By Evan Perez, Erica Orden, Paula Reid and Katelyn Polantz, CNN
Updated: Thu, 22 Jul 2021 01:33:56 GMT
Federal prosecutors in Brooklyn investigating Tom Barrack, a prominent ally to former President Donald Trump, for allegedly violating foreign lobbying laws had enough evidence to bring charges last year, but held off doing so until the arrival of the new presidential administration, according to people briefed on the matter.
Prosecutors wanted to move forward on the case and believed they could obtain an indictment, one source familiar with the matter said. The source said the investigation was mostly done well before the time period when prosecutors are discouraged from advancing politically sensitive matters ahead of an election.
But two sources tell CNN the US attorney in Brooklyn at the time, Richard Donoghue, expressed misgivings about the case. It's unclear if he delayed the case outright or if prosecutors chose not to move forward at the time knowing the US attorney would not support it.
Then-Attorney General William Barr was also known inside the department to have reservations, in general, about foreign lobbying cases, which the Justice Department has struggled to prosecute in the past.
A spokesman for the Brooklyn US attorney's office declined to comment.
Donoghue did not respond to CNN's request for comment.
Donoghue was subsequently promoted by Barr to become principal associate deputy attorney general at the Justice Department.
The case, which was charged Tuesday, became among the sensitive matters that awaited the arrival of the Biden administration's Justice Department officials this year.
Barrack's indictment struck a blow in Trump circles because of his close association with "Donny," as Barrack referred to the former President in a deposition last year.
With a four decade-old friendship with Trump and his position as an adviser during the 2016 campaign, transition and early days of the administration, Barrack is well-informed about people around the former president, and about events that have already prompted criminal charges.
But Barrack, the wealthy head of a real estate and private equity firm, has vowed to fight the charges and can afford a robust defense, making it less likely that he would flip to become a cooperating witness against a bigger target. A person familiar with Barrack's thinking said he doesn't intend to cooperate in any federal or state investigations related to Trump.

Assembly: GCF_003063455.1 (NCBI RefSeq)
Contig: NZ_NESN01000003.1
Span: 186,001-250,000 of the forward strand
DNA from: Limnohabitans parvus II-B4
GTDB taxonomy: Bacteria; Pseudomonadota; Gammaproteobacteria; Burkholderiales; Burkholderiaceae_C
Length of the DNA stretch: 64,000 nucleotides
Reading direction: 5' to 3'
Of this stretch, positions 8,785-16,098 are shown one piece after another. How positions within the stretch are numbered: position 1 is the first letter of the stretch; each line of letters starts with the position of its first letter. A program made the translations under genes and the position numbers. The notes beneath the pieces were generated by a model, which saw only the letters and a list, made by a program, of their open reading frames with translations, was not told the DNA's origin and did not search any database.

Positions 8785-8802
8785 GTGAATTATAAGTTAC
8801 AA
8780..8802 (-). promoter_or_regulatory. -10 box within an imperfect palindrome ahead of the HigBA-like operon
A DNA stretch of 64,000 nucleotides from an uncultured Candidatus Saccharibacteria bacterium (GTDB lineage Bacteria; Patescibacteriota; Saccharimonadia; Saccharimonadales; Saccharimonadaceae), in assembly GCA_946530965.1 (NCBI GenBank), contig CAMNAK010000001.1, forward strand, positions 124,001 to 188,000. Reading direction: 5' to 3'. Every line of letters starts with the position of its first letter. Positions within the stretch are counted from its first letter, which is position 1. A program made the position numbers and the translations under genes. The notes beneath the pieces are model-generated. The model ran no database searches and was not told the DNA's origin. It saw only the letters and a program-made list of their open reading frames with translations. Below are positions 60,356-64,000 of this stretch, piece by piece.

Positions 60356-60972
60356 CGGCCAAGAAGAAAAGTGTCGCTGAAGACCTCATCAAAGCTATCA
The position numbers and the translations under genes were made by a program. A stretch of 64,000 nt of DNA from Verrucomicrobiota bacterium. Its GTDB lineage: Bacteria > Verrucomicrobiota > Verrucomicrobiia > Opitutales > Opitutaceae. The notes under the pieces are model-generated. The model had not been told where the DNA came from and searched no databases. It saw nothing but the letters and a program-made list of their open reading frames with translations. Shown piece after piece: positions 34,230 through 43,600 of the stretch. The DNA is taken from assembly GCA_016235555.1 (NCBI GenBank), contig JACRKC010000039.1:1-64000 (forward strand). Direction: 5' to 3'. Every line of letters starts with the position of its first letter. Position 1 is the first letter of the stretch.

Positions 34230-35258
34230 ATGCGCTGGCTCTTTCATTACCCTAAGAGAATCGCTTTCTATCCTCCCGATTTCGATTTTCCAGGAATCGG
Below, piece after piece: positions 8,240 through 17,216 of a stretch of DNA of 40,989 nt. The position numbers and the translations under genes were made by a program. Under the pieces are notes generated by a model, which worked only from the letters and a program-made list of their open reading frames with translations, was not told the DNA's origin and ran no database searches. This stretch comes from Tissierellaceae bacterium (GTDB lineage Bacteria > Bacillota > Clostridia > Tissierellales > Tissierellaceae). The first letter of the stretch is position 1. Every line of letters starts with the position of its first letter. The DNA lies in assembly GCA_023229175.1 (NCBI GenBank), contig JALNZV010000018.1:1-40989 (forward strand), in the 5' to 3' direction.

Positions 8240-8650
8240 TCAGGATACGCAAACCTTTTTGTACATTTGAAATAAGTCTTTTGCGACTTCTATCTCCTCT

Instead, prosecutors appear to be treating Barrack as their big fish, the object of what current and former Justice officials acknowledge is an aggressive case that is part of a broader crackdown by the Justice Department on alleged violations of foreign lobbying laws, which were rarely enforced for decades.
He was charged Tuesday with illegal foreign lobbying on behalf of the United Arab Emirates for what federal prosecutors in Brooklyn described as an effort to influence the foreign policy positions of both the 2016 Trump presidential campaign and the subsequent incoming administration. In a seven-count indictment, Barrack was charged with acting as an agent of the UAE between April 2016 and April 2018. He also was charged with obstruction of justice and making false statements to federal law enforcement agents.
To be sure, Barrack could always decide he wants to avoid trial and provide evidence of possible wrongdoing by others. His deep ties to the Trump world during the 2016 campaign, have made him a witness in Robert Mueller's special counsel investigation and others.
Federal prosecutors in Manhattan also examined his role as chairman of the Trump inaugural committee, on which he was chairman, including allegations that some people associated with the inauguration violated influence peddling laws, but that probe hasn't been active since last year and no one has ever been charged in that case, according to people familiar with the matter.
Because of his chairmanship of the inaugural committee, Barrack was deposed in an ongoing civil suit over the inauguration festivities by the DC attorney general.
The relative novelty of foreign lobbying cases gave some senior Justice officials, in the Trump administration, pause on the Barrack matter, particularly after prosecutors lost or ran into problems in other, similar cases.
Then, Mark Lesko, who helped oversee the Barrack case as the first deputy US attorney in Brooklyn, was tapped earlier this year to take over as acting assistant attorney general for the national security division at Justice headquarters, the unit that is helping bring the case, people briefed on the matter said.
The delay of a politically sensitive matter within the Justice Department until the arrival of a new administration is not without precedent. Last year, when Manhattan federal prosecutors raised the prospect of seeking a search warrant for Rudy Giuliani's communications, high-ranking Justice officials decided not to make a final decision, in part because of the impending change in administration.
Earlier this year, after the installation of new leadership at the Justice Department, federal agents executed search warrants on Giuliani's apartment and office.